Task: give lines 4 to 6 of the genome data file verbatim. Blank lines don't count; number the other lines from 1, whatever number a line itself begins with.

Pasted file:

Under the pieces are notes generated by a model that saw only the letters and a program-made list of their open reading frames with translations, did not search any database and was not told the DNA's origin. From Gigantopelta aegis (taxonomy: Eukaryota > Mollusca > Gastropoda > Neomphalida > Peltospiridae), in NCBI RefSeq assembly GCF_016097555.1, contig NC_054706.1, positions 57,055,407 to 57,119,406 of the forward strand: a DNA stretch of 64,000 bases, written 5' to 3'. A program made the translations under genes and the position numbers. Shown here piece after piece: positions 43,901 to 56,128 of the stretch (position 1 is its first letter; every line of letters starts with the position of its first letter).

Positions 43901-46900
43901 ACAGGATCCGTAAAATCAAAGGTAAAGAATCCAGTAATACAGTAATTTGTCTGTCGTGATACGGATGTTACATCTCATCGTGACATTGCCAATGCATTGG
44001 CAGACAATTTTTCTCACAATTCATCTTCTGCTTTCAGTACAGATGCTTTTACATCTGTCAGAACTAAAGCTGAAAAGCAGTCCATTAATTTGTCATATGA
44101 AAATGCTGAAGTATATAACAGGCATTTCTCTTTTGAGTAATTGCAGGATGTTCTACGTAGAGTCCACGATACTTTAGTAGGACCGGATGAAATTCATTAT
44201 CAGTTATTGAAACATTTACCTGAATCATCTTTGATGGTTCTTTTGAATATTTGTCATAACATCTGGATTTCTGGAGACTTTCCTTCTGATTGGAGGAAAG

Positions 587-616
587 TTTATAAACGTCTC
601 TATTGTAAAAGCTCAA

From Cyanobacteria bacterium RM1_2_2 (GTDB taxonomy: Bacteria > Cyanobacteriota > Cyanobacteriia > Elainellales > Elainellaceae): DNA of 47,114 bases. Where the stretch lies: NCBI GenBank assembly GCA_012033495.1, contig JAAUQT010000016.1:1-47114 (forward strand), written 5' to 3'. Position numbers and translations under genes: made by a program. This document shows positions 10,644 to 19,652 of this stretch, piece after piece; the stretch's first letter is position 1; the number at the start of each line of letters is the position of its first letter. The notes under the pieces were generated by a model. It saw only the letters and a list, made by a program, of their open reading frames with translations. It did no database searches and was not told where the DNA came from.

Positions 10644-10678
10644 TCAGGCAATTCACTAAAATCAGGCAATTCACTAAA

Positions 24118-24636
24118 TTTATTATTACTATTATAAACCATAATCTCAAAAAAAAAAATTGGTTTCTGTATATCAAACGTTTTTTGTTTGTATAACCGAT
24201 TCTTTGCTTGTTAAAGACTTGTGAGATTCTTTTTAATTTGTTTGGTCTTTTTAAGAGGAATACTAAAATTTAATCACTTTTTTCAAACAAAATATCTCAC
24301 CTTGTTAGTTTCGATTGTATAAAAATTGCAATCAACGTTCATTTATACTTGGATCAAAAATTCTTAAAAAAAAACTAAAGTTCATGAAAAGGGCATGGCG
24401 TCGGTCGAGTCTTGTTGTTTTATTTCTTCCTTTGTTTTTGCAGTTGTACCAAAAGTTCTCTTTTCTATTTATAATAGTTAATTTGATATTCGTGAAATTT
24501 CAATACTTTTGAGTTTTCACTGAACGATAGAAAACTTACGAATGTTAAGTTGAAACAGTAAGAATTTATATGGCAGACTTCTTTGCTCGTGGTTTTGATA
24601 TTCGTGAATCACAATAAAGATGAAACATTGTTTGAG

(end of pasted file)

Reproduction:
44001 CAGACAATTTTTCTCACAATTCATCTTCTGCTTTCAGTACAGATGCTTTTACATCTGTCAGAACTAAAGCTGAAAAGCAGTCCATTAATTTGTCATATGA
44101 AAATGCTGAAGTATATAACAGGCATTTCTCTTTTGAGTAATTGCAGGATGTTCTACGTAGAGTCCACGATACTTTAGTAGGACCGGATGAAATTCATTAT
44201 CAGTTATTGAAACATTTACCTGAATCATCTTTGATGGTTCTTTTGAATATTTGTCATAACATCTGGATTTCTGGAGACTTTCCTTCTGATTGGAGGAAAG